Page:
- This phrase is often used in speech, especially in a relaxed or casual atmosphere. It is also used when someone wants to sound more intelligent or is worried about offending someone else. In your writing, it should be avoided (because of the above-mentioned implications). It also can be eliminated from your writing vocabulary because, in most cases, it is just an extra word. The reader is usually expecting your personal opinion, which makes "personally" rather redundant.
- Regretful. Regrettable.
- Regretful is incorrectly used in place of regrettable. Think about their suffixes for a minute. Regretful: -ful means to be full of; to be overwhelmed with. Is your character brimming over with regret? If you are talking about a regrettable situation, it would definitely be wrong to say the situation was filled with regret (unless you are using personification, which is another matter altogether.)
- Secondly, thirdly, etc.
- If you want to use these words, you have to be willing to lead with "firstly." That is a hard trick to pull off and is generally frowned upon. Instead, leave off the suffixes and go with second, third, etc., or pick another way to introduce your topics. A smooth transition might be better than a list.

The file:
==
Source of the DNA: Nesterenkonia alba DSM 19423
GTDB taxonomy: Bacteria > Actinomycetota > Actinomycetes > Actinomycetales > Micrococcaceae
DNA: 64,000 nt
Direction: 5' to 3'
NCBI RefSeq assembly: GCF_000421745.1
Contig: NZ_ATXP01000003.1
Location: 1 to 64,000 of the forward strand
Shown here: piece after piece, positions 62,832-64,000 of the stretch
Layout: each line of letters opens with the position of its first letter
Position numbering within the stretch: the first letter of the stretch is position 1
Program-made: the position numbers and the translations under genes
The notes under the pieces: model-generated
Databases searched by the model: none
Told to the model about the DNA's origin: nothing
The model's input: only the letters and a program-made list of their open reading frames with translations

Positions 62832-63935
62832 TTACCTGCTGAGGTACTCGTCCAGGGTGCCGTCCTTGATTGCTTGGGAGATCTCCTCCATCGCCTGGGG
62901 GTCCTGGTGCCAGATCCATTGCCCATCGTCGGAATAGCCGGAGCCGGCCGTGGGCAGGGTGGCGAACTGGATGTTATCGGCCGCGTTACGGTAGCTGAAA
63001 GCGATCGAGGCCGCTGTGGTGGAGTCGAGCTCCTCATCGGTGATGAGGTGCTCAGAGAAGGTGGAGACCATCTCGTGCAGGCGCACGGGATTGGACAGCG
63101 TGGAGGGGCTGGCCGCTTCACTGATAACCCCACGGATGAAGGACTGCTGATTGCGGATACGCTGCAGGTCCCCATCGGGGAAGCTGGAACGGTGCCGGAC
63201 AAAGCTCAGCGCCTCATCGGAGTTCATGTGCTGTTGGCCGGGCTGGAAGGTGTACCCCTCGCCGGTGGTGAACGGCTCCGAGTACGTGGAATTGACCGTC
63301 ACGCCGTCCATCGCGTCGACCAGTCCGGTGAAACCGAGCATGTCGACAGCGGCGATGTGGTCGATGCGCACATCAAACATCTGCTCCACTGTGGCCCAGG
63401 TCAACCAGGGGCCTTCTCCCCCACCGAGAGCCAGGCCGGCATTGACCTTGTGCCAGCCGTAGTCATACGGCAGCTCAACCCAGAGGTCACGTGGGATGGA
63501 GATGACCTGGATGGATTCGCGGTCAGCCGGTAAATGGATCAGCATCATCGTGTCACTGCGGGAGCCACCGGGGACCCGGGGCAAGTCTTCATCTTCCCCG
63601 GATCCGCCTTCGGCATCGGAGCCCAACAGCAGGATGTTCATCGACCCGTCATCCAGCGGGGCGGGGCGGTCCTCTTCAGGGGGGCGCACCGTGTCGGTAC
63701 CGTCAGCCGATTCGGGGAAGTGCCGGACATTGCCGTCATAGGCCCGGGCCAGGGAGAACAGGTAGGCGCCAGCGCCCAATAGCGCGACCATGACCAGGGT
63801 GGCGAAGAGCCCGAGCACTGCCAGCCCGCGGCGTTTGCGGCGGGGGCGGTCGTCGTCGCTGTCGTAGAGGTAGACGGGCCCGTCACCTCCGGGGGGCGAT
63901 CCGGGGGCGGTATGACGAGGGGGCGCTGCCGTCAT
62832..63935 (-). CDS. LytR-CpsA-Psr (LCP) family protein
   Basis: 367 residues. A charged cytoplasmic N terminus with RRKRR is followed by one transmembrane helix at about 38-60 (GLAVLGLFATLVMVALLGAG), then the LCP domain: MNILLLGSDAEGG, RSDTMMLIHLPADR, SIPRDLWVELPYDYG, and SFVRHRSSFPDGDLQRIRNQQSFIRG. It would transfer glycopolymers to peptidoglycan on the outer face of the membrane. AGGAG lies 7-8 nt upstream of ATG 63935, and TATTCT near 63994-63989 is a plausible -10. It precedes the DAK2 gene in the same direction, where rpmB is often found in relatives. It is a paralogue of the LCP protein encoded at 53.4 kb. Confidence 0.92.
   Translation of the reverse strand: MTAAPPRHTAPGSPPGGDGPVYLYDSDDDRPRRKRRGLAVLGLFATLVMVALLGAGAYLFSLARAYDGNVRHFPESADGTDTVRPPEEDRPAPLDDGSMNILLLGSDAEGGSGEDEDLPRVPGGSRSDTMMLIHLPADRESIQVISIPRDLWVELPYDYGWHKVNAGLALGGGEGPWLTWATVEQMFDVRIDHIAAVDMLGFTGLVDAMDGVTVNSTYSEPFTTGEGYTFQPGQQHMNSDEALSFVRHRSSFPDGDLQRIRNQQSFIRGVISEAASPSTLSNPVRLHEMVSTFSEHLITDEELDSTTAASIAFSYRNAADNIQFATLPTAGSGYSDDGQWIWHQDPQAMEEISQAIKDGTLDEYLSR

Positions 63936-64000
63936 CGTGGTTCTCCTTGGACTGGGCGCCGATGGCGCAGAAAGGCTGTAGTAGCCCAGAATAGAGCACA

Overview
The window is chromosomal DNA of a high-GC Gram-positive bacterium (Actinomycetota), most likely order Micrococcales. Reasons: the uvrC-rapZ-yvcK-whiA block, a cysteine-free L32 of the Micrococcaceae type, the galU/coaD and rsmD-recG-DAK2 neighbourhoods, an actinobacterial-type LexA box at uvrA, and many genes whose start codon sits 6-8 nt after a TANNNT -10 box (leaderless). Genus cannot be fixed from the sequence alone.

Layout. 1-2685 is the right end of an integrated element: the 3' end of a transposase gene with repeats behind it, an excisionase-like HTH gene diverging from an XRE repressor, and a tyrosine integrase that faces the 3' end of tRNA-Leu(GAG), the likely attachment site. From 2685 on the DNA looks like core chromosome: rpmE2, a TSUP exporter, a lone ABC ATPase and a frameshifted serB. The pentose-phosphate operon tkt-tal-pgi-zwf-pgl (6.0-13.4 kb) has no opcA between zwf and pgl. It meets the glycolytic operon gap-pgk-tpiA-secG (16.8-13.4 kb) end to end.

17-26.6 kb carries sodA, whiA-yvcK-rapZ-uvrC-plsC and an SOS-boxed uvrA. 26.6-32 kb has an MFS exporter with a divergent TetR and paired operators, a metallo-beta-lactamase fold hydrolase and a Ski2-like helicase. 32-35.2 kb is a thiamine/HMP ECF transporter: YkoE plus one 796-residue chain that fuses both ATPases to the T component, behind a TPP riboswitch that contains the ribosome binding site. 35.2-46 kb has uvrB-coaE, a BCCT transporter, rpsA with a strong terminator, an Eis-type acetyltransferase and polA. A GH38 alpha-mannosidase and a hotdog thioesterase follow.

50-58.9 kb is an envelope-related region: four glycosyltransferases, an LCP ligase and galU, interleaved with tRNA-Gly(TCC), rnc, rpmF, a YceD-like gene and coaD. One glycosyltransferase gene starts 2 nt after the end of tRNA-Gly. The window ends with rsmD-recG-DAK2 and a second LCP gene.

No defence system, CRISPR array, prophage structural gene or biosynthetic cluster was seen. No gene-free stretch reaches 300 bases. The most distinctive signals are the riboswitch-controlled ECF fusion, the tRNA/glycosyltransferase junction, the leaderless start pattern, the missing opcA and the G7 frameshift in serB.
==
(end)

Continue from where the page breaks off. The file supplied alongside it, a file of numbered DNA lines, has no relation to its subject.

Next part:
- Some writers pretend that this word works as a description. No. It never has worked that way and it never will. Don't get lazy and try to use this in front of your adjectives. "It was so beautiful" does not give your reader anything to work with. Put in some real descriptions, please.
- This does not mean "say." This does not mean "say." This does not mean "say." Reread that line until it sticks. It can only be used to mean "express fully or clearly."
Wednesday, February 15, 2012
Commonly Misused Words and Expressions, #7
Selected tips from Elements of Style by William Strunk Jr. and E.B. White, with my own commentary: